Monday, November 10, 2008
Two Calif. midwives saving babies in Sierra Leone
Retirement is anything but slow for two Episcopal deacons saving lives a half a world away.
Each year, the Revs. Christie McManus, 60, and Patricia Ross, 57, journey to from San Francisco to Sierra Leone to help deliver babies in remote villages with some of the highest infant mortality rates in the world.
"Doing this fits in with my core values -- I have the knowledge and money and if I don't share it, that's not doing what I was created to do," said Ross, a certified midwife.
Both women, who worship at St. John's Episcopal Parish in Clayton, Calif., wanted to do something useful with their golden years. So they became MOMS -- Midwives on Missions of Service, which is a nonprofit helping West African women deliver healthy babies.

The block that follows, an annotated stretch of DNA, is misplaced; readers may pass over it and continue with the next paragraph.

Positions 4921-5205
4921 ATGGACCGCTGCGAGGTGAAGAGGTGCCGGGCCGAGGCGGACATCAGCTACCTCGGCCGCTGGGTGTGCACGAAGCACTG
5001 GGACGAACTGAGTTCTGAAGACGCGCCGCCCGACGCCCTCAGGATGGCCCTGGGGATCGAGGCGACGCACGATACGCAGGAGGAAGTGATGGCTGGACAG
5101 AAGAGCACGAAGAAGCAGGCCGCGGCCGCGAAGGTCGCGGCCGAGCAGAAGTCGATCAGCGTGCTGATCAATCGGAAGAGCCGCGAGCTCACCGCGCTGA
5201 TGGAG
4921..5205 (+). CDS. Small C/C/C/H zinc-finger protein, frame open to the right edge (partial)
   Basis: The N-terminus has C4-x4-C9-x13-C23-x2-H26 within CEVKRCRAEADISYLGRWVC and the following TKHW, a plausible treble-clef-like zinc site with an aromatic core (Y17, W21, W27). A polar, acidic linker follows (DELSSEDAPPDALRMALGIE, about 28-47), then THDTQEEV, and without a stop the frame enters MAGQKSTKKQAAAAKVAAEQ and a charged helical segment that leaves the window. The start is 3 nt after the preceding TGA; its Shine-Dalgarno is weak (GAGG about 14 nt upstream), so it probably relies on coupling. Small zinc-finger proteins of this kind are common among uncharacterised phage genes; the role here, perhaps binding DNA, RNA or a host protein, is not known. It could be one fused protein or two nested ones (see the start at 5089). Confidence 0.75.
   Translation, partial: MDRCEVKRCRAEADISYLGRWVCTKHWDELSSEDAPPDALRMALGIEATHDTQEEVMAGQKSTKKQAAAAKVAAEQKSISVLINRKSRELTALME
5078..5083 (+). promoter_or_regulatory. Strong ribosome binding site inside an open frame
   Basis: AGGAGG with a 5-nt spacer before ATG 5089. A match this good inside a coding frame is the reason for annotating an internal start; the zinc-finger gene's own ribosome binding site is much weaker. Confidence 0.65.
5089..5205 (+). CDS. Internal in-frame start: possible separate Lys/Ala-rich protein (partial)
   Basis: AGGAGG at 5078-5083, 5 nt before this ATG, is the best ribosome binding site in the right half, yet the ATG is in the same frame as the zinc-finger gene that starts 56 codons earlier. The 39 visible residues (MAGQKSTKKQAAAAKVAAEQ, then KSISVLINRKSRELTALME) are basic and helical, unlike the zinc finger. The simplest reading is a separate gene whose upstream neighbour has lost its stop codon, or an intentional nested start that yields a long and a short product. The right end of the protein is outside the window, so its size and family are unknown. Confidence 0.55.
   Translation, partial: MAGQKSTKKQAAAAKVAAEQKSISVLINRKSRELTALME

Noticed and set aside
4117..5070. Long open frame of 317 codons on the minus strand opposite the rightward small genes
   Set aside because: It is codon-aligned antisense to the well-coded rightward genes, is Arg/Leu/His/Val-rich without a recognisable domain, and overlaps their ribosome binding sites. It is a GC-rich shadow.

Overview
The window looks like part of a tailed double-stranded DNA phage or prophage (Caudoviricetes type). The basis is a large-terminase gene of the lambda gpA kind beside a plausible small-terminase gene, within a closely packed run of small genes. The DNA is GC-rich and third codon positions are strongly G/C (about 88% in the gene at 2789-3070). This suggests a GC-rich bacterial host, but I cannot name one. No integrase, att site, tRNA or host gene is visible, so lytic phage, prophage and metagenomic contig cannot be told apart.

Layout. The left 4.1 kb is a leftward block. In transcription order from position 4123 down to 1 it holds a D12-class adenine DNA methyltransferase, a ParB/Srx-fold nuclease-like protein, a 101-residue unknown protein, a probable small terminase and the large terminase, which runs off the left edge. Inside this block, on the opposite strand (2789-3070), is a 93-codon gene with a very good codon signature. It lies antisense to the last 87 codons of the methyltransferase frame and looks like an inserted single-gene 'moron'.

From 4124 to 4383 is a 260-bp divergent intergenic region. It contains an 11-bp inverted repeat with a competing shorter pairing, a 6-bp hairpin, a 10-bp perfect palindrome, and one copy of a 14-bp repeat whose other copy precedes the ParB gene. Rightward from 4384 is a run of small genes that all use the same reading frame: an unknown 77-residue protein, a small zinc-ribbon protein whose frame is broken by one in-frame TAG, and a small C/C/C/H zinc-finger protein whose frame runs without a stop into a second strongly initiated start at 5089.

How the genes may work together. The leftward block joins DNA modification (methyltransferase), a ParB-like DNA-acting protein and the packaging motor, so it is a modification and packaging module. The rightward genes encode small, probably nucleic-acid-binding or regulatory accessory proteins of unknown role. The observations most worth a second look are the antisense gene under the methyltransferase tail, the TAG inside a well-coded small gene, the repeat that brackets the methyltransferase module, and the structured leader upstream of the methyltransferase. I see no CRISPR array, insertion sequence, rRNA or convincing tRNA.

Together, the pair turned MOMS from a distance-learning course for midwives into a traveling midwifery and maternal health education program. MOMS has a board of directors and a few volunteers, but it's largely a nonprofit of two -- McManus and Ross travel several times a year to Sierra Leone for six-week stints to lead the courses and meet with government officials. Their next trip is in January.
In the past two years, the San Francisco women have trained 97 women in 33 villages in basic prenatal care, birthing techniques and postpartum procedure. They rely on small individual and corporate donations and donated medical supplies, and they host baby showers in the San Francisco area to collect baby blankets, clothes and toys.